Information for Green Card Holders before Traveling
Traveling across the globe may be commonplace and even necessary for many immigrants who have visas. However, it is necessary to understand critical information for green card holders before traveling out of the country. If you fail to take the proper steps, you could be unable to reenter the United States.
Traveling Outside the U.S.
Green card holders who wish to travel outside of the United States generally must hold a valid passport before traveling. The passport must be provided from the traveler’s homeland, or the country where the immigrant has citizenship. Additionally, the immigrant must meet the specific requirements of the country where they intend to travel. These requirements may vary from country to country.
Reentry into the U.S.
For trips that last less than a year, green card holders need to provide their valid permanent resident card (Form I-551) at the border, upon reentry. Additionally, the immigrant should have other forms of identification available to show at reentry. For example, the immigrant should provide their driver’s license, passport, and foreign national I.D. card, if they have these documents.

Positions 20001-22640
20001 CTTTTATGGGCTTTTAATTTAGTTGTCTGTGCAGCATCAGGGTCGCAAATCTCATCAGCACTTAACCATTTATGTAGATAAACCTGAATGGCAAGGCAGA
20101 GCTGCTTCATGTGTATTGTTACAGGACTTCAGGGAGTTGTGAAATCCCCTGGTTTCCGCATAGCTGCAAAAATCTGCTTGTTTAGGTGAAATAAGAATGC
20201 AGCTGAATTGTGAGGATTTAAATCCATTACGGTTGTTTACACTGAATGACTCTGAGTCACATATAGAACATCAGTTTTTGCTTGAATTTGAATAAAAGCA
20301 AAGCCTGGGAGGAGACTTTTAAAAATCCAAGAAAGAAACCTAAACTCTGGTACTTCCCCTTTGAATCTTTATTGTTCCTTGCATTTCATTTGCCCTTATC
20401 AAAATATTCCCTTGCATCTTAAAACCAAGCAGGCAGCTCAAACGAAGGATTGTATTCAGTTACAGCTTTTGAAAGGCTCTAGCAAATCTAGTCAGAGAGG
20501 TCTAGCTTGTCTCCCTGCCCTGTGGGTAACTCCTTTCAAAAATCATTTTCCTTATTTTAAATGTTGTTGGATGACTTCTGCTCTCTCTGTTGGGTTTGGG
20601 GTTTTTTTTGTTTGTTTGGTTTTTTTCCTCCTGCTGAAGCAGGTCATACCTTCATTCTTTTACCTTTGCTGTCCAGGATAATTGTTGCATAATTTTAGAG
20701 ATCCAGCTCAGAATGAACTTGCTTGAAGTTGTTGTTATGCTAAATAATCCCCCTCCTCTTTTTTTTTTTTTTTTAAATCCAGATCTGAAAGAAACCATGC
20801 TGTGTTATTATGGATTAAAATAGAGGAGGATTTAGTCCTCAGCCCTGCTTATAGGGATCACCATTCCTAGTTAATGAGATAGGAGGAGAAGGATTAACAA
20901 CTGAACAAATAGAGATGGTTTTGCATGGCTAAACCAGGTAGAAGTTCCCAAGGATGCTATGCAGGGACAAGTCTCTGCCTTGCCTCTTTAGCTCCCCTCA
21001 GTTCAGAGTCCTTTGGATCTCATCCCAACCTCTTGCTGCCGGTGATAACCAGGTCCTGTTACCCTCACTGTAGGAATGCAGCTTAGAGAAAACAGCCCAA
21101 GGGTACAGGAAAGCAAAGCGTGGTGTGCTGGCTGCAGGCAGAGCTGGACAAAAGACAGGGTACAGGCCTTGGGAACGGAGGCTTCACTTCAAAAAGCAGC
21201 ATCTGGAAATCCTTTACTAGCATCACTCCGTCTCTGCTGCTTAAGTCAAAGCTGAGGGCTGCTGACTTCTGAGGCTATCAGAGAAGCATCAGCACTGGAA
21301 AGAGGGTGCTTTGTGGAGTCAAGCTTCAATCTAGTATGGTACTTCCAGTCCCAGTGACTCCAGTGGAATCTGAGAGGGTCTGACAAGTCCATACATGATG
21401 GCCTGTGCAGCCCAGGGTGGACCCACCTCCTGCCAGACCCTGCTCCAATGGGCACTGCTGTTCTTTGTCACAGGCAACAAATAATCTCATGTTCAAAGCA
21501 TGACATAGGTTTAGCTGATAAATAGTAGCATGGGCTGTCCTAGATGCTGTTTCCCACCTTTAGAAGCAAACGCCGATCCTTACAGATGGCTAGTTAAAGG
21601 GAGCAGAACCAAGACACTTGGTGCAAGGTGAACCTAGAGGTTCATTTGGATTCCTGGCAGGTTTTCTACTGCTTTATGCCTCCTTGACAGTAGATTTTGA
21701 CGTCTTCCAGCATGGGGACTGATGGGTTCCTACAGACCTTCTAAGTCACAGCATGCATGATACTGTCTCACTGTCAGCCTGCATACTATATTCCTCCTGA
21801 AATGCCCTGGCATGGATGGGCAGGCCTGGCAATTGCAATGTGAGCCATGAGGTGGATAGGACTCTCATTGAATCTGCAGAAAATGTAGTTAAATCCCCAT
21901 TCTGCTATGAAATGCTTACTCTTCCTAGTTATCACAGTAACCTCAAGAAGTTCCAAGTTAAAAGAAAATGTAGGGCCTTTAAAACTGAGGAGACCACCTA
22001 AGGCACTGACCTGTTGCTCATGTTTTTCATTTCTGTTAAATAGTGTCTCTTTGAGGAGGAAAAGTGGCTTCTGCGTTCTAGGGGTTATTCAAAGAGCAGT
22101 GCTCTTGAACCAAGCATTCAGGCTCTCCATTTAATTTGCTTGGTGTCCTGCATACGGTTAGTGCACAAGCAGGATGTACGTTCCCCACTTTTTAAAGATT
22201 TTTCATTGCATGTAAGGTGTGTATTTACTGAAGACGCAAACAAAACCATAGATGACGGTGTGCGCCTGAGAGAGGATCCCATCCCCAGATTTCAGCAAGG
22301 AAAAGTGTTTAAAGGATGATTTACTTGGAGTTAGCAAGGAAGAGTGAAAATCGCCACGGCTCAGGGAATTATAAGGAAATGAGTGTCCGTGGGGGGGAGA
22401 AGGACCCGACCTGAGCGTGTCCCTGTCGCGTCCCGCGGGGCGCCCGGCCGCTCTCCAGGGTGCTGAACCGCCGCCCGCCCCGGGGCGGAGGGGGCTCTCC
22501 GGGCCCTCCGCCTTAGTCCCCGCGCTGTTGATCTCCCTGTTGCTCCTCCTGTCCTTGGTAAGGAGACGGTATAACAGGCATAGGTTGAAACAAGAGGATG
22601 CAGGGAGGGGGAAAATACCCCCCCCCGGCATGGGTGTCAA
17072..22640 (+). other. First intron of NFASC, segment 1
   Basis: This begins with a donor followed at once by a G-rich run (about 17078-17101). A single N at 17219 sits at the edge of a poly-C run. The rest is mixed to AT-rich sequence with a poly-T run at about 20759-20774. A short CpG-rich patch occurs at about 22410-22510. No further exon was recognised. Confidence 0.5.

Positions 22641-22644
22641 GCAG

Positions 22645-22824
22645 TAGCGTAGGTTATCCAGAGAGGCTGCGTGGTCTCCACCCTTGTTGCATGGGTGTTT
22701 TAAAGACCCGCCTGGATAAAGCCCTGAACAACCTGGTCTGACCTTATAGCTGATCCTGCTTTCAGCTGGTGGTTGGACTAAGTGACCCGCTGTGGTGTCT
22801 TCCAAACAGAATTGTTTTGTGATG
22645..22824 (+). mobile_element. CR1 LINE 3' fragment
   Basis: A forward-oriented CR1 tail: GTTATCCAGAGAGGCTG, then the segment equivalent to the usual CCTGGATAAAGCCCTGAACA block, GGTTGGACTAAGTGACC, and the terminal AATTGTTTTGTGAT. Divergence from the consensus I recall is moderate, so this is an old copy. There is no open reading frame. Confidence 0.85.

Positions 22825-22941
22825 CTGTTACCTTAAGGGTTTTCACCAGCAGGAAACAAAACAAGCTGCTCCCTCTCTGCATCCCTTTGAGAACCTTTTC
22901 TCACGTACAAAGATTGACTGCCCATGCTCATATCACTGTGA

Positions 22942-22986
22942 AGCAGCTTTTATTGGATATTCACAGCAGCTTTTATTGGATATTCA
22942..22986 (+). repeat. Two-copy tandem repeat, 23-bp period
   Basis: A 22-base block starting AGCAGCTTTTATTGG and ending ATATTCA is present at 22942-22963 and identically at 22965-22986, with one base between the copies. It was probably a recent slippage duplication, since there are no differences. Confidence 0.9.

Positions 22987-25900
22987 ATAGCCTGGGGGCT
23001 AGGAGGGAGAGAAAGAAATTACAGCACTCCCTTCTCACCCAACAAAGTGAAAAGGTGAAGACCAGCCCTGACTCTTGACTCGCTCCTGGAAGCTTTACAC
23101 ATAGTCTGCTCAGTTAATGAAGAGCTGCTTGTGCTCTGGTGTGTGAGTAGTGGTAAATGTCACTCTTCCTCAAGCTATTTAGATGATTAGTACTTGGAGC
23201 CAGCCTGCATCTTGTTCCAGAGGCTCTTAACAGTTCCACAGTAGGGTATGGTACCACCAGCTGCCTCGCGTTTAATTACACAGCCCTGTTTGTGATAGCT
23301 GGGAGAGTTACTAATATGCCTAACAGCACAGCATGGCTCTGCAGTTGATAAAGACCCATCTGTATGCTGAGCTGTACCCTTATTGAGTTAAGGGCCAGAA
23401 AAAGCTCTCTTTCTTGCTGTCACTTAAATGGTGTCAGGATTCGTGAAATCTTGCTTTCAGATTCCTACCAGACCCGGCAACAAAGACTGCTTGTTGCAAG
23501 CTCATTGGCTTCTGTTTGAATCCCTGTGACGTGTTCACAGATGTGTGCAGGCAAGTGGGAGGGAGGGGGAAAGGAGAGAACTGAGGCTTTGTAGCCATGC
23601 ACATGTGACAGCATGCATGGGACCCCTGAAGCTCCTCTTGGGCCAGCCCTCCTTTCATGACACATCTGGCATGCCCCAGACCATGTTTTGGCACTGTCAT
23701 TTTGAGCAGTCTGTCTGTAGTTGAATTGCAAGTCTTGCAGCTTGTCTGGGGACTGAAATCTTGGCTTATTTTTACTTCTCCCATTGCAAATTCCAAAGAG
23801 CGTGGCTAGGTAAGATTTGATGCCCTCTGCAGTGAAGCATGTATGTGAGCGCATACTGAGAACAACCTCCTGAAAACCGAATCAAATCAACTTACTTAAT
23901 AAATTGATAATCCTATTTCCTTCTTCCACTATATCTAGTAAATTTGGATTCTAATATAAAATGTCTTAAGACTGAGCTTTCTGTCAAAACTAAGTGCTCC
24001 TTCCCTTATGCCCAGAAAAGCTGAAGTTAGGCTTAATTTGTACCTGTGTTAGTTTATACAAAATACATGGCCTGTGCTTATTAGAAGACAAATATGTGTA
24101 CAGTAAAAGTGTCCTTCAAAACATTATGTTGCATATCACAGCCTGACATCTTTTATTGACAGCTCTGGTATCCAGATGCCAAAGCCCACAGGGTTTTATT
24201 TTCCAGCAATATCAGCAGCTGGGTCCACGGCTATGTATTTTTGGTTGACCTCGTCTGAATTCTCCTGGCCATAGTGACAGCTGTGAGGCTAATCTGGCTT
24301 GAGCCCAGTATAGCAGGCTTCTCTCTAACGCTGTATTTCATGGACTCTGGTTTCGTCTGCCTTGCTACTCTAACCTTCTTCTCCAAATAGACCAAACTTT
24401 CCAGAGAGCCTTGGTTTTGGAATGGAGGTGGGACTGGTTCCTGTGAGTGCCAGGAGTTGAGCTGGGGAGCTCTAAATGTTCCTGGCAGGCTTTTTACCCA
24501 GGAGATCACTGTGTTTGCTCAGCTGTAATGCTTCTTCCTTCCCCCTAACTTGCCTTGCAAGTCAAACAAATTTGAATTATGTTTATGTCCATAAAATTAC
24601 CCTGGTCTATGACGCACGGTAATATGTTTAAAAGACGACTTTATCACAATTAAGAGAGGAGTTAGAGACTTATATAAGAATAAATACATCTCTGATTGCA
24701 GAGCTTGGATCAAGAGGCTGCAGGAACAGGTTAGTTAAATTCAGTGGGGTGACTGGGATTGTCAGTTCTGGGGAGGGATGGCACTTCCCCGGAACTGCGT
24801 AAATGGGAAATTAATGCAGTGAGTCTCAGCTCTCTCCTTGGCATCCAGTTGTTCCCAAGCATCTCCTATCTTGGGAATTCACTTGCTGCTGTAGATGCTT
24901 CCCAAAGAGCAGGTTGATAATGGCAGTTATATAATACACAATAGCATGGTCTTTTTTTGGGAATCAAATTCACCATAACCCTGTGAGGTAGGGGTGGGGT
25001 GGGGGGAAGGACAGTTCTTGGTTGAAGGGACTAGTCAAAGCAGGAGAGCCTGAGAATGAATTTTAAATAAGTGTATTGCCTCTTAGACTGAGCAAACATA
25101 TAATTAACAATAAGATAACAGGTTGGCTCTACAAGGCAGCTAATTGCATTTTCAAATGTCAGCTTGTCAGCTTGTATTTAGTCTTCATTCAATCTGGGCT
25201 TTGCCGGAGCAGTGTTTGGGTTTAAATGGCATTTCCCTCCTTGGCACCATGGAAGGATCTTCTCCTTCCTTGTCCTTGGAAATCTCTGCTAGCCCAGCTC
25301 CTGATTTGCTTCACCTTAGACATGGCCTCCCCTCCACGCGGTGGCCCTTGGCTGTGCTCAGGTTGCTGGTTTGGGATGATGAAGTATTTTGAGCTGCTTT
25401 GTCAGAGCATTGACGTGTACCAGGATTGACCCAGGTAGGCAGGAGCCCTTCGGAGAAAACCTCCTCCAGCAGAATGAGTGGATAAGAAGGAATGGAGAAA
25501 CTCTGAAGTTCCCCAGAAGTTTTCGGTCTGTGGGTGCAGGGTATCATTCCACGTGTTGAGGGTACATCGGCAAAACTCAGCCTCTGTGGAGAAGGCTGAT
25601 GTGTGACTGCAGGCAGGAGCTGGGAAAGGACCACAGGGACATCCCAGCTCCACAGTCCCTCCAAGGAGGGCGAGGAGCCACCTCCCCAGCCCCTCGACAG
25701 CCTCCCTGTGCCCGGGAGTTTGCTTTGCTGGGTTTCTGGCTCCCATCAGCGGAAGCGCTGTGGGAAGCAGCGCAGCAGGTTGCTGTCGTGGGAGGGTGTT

Traveling Outside the U.S. for Longer Than a Year
If you want to travel outside the United States for more than a year, you should apply for a reentry permit. The reentry permit is known as Form I-131. The permit provides admission to the United States, without having to get a returning resident visa from the U.S. embassy or consulate abroad. Allow plenty of time for permit approval before you begin your journey. The permit does not automatically guarantee reentry, but it does show proof that you intend to return.
Maintaining Your Permanent Resident Status
It is essential to know that you must not abandon your permanent resident status. Abandonment may occur if you are away from the United States for a period of more than a year without a permit, or have allowed your permit to expire. The USCIS may consider your green card abandoned, and could deny reentry. Those who are absent for longer than two years should apply for a returning resident visa, SB-1. This is not necessary for children and those serving in the armed forces.
Green card holders should review the requirements for travel and reentry before they plan their trip, since they may change from time to time. It may be helpful to discuss your travel needs with an experienced immigration lawyer. Call the skilled immigration attorneys at Udall Shumway PLC to schedule a consultation today.